"Let’s get started. I’ll read aloud. You follow in your Unit 2 Texts on page 10. Let’s talk about what’s happening so far and about the characters we’ve met. Authors often introduce the main characters in the very beginning of a story."
(Guide students to notice that this story has a 3rd person narrator and refers to the main character as “my father.” Help students identify clues that tell them that Elmer (the father) is caring, brave, and adventurous.)
Process: Guide students to visualize the cat and then the mother by closely rereading portions of the text. Tell students that by picturing Elmer’s mother and the cat, they were using clues in the story and their own lives to visualize.
Instruct on Visualization
"Many times when you read you get a picture in your mind, which helps you understand what’s happening in the story. Let’s practice making a mental picture of the cat."
"I’ll reread the beginning. Close your eyes and visualize the cat." (Reread: One cold and rainy day when my father was a little boy, he met an old alley cat on his street. The cat was very drippy and uncomfortable so my father said, “Wouldn’t you like to come home with me?”)
"Pair-share what you pictured in your mind." (Students pair-share.) "Who would like to share their visualization? What in the text made you picture that?" (2–3 students respond.)
"Let’s practice with the mother. This is a little trickier because the author doesn’t describe what she looks like. Instead, Gannett gives us clues about her personality, and it’s up to the reader to make an inference about what she looks like. Making an inference means combining what it says in the book with what you already know. I’ll reread the part where the mother finds the cat. Close your eyes and visualize."
(Reread: “She hated cats, particularly ugly old alley cats. 'Elmer Elevator,'” she said to my father, “if you think I’m going to give that cat a saucer of milk, you’re very wrong. Once you start feeding stray alley cats you might as well expect to feed every stray in town, and I am not going to do it!”)
"Pair-share what you pictured in your mind." (Students pair-share.) "Who would like to share their visualization? What in the text and in your life made you picture that?"
"Good readers visualize while they are reading to keep track of what is happening in the story. It’s fun to feel like you are right there in the story. When you can’t see the story in your mind, you may be having trouble understanding what you are reading and should stop, slow down, and reread to look for clues that can help create a mental picture. Authors may give clues by describing places, characters, or events."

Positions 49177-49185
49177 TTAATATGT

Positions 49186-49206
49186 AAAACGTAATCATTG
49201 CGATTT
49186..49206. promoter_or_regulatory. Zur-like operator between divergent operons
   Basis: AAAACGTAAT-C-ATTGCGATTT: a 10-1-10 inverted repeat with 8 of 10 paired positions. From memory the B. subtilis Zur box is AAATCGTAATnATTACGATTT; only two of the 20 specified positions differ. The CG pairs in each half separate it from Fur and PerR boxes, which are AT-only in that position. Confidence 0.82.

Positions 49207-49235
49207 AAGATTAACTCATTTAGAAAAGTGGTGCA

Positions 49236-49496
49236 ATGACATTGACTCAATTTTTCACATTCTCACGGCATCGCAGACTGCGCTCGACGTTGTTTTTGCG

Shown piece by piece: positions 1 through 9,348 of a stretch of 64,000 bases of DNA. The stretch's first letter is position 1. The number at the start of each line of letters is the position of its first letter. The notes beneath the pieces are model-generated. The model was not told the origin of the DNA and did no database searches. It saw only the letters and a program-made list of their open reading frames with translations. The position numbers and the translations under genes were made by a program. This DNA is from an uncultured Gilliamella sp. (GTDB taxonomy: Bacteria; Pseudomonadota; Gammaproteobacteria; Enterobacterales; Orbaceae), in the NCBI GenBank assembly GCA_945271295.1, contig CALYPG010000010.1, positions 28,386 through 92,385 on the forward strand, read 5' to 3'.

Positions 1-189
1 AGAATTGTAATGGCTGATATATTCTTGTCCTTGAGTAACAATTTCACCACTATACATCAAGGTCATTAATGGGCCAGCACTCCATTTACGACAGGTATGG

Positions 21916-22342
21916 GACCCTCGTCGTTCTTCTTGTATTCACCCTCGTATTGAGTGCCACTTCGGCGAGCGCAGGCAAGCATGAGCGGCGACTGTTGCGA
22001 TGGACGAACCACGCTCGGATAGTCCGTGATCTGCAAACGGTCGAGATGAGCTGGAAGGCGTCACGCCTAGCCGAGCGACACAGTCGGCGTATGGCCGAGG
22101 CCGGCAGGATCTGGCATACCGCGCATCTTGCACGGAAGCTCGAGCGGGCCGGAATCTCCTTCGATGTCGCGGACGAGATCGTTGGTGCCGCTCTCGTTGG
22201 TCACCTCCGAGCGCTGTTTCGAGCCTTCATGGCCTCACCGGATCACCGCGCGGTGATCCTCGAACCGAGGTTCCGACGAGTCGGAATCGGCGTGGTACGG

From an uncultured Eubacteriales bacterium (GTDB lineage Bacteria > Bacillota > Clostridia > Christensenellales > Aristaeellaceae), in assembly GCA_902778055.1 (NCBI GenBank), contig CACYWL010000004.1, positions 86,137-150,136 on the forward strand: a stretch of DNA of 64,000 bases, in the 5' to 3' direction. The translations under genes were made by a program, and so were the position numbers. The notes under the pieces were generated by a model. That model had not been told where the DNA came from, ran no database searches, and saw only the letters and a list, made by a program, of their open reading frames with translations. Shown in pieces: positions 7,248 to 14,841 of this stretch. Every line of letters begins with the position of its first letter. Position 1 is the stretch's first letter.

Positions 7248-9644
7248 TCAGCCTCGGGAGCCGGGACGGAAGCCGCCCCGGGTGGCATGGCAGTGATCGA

"Let’s keep reading and look for clues to help us visualize."
Process: Read aloud Excerpt 2 in Unit 2 Texts on page 11. Discuss what’s happening in the story. Clarify as needed. Tell students that the description of Tangerina and Wild Island is the perfect place to practice visualizing because the author is describing a place in detail. Tell students they will use art to help with their visualizations.
Read and Discuss Chapter 1, Excerpt 2
"What do you think the cat saw that made her want to cry? What’s happening in the story? What are the cat and Elmer talking about? Did anyone make a mental picture?" (Students respond.)
"When I’m reading and I come across a detailed description like the one of Tangerina and Wild Island, I think to myself, 'This must be important, so I will slow down and visualize what is being described.'”
"To help with our visualizations, we’re going to learn drawing techniques called line and shape and then draw our visualizations of Tangerina and Wild Island."
Process: Instruct on the drawing techniques of line, shape, value, and depth. A line is defined as the path of a point in motion. Lines can be straight, curved, wavy, or jagged. A shape is defined as the border of line that encloses a flat space. Line can enclose space to create a shape. There are five main shapes: circle, semi-circle, square, rectangle, and triangle. If these are joined they can create other shapes, such as symbols, objects, and things we see in the world. See menu below for additional definitions of drawing techniques.
Guide students to engage in an activity on drawing with line and shape in their A4L Student Notebooks. See menu below for Differentiation Options for scaffolding the drawing instruction. Tell students that all of the drawing they do in this unit will be with pencils and black markers. The Five Main Shapes & Things We See activity directs students to draw lines and shapes and then combine those lines and shapes to make simple symbols and objects. Once an artist knows how to make basic shapes, he or she can combine those shapes to show people, objects, setting, emotion, and ideas. Do the activity with students on the document camera, whiteboard, or large Post-it. Invite students to share their drawings on the document camera.